SB296, heralded by Utah legislators as groundbreaking legislation for the LGBT community will become law on May 11, 2015. The new law prohibits discrimination in housing and employment in Utah based on sexual orientation or gender identity, meaning people cannot be fired or denied housing due to race, sex, sexual orientation, pregnancy, age, disability or national origin.
It is important to remember the full name of SB296 is “Antidiscrimination and Religious Freedom Amendments.” The addition of legislation addressing religious freedom made it possible for members of the LGBT community to compromise with the leadership of the Church of Jesus Christ of Latter-day Saints. That compromise and subsequent endorsement made it possible for the bill to even make it to the floor of the overwhelmingly LDS legislature after years of trying. Individual cities and towns have passed anti-discrimination legislation, but the legislature has, until this year, refused to formally address the issue.
Utah law specifically protects groups by name making it different from controversial laws passed and then rejected in Missouri and Arkansas. At the same time, it does not require businesses with less than 15 employees to comply and it allows rental property owners with few properties and religious institutions who employ people and own properties to discriminate.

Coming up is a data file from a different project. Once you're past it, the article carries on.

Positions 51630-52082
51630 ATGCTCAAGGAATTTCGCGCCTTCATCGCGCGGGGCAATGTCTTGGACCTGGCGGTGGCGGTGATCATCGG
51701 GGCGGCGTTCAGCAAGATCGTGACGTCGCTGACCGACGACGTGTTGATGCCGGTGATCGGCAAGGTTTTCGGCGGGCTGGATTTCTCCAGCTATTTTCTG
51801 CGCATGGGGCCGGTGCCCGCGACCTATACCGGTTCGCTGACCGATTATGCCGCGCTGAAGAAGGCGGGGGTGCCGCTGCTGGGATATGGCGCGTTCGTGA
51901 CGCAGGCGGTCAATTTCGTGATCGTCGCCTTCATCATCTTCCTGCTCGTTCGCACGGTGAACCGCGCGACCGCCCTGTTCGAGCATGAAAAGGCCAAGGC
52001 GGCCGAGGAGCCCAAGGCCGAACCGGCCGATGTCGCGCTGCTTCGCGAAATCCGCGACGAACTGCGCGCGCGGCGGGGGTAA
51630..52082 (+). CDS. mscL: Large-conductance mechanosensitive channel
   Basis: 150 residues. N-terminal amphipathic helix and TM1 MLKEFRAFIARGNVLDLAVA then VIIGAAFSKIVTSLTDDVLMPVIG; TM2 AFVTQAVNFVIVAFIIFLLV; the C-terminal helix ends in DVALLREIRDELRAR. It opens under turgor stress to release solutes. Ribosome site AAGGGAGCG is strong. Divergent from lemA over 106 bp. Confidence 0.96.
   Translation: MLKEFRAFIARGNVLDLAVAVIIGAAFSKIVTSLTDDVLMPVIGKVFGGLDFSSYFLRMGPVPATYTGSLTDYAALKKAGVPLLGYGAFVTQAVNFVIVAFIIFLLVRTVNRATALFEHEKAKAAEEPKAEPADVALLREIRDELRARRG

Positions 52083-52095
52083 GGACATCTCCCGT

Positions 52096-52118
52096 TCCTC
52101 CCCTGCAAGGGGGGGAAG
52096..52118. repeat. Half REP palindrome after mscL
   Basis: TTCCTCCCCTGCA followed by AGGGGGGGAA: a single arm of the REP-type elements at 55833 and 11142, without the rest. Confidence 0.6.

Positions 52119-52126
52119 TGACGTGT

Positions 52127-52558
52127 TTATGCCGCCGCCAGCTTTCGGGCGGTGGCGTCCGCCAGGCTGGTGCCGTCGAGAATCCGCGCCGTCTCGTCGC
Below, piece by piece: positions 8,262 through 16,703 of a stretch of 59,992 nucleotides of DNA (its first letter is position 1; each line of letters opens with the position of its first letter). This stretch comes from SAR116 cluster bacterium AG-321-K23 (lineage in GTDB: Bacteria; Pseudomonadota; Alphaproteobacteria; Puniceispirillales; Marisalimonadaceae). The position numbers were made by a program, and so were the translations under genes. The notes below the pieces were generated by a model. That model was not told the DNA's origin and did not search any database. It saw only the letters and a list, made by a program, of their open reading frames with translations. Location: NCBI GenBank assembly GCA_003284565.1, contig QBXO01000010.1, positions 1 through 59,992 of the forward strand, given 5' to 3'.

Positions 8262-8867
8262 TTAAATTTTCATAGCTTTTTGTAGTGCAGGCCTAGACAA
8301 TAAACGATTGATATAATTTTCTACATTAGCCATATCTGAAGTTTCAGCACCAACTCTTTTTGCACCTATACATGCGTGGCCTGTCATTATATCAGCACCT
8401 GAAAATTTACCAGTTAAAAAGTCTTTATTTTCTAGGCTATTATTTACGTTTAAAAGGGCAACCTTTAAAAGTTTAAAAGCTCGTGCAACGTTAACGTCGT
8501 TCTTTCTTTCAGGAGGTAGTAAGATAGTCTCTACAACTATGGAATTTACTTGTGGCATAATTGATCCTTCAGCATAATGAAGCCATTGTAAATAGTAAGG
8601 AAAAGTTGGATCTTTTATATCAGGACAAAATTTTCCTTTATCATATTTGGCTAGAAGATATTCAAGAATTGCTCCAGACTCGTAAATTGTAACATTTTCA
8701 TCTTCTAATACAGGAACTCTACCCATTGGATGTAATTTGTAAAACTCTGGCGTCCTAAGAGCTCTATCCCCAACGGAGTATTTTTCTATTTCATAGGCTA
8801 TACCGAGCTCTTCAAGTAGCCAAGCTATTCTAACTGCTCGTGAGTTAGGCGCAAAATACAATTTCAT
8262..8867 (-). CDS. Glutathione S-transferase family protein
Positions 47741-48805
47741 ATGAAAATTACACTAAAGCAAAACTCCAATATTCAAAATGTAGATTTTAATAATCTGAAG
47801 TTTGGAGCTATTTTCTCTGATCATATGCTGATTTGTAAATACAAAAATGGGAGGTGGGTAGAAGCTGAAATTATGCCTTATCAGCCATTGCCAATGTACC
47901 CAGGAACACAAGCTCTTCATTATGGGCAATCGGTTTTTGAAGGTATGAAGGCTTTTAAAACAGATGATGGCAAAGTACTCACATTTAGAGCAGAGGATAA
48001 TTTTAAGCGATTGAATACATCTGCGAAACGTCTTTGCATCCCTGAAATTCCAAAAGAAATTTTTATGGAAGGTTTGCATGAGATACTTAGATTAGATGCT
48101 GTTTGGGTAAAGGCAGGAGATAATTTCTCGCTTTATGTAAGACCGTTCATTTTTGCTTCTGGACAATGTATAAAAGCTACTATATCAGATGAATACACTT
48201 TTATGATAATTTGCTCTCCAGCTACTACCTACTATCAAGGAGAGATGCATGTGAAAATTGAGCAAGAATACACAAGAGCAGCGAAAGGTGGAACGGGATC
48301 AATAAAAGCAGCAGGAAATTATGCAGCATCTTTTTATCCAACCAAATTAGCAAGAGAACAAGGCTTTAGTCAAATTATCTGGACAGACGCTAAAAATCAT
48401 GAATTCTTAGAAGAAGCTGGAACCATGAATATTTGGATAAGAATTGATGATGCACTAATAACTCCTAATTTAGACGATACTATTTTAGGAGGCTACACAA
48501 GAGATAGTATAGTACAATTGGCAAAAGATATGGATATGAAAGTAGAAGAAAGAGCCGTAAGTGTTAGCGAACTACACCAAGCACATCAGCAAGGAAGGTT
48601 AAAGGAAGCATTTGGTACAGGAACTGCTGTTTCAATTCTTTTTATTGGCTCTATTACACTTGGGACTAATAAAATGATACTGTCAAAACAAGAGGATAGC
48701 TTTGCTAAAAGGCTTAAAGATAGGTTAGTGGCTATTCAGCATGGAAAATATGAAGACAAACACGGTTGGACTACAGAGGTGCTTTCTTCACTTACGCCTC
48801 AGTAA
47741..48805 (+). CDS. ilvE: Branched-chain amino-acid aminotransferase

Utah’s new law exempts religious institutions and their auxiliaries (schools, hospitals, charities – even the Boy Scouts of America) from following the law. It does not prohibit “reasonable rules and policies” in regard to dress, grooming or bathroom facilities. It also protects employees who express their beliefs at work, as long as they are “reasonable, non-disruptive, and non-harassing.”
What about businesses who discriminate against customers? Will boycotts shut them down or will there be even more discrimination when people with extreme views get involved? The law does not address that.
Will the new law work? Is such a law necessary? Should there be legislation that says we are all equal exist when the 14th Amendment of the US Constitution says very plainly that we all have equal protection under the law? Time and people will tell the tale. But come May 11 – it’s the law. Such as it is.
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Source: Equality Utah, Utah State Legislature, New York Times, Huffington Post, Washington Post, Church of Jesus Christ of Latter-day Saints, US Constitution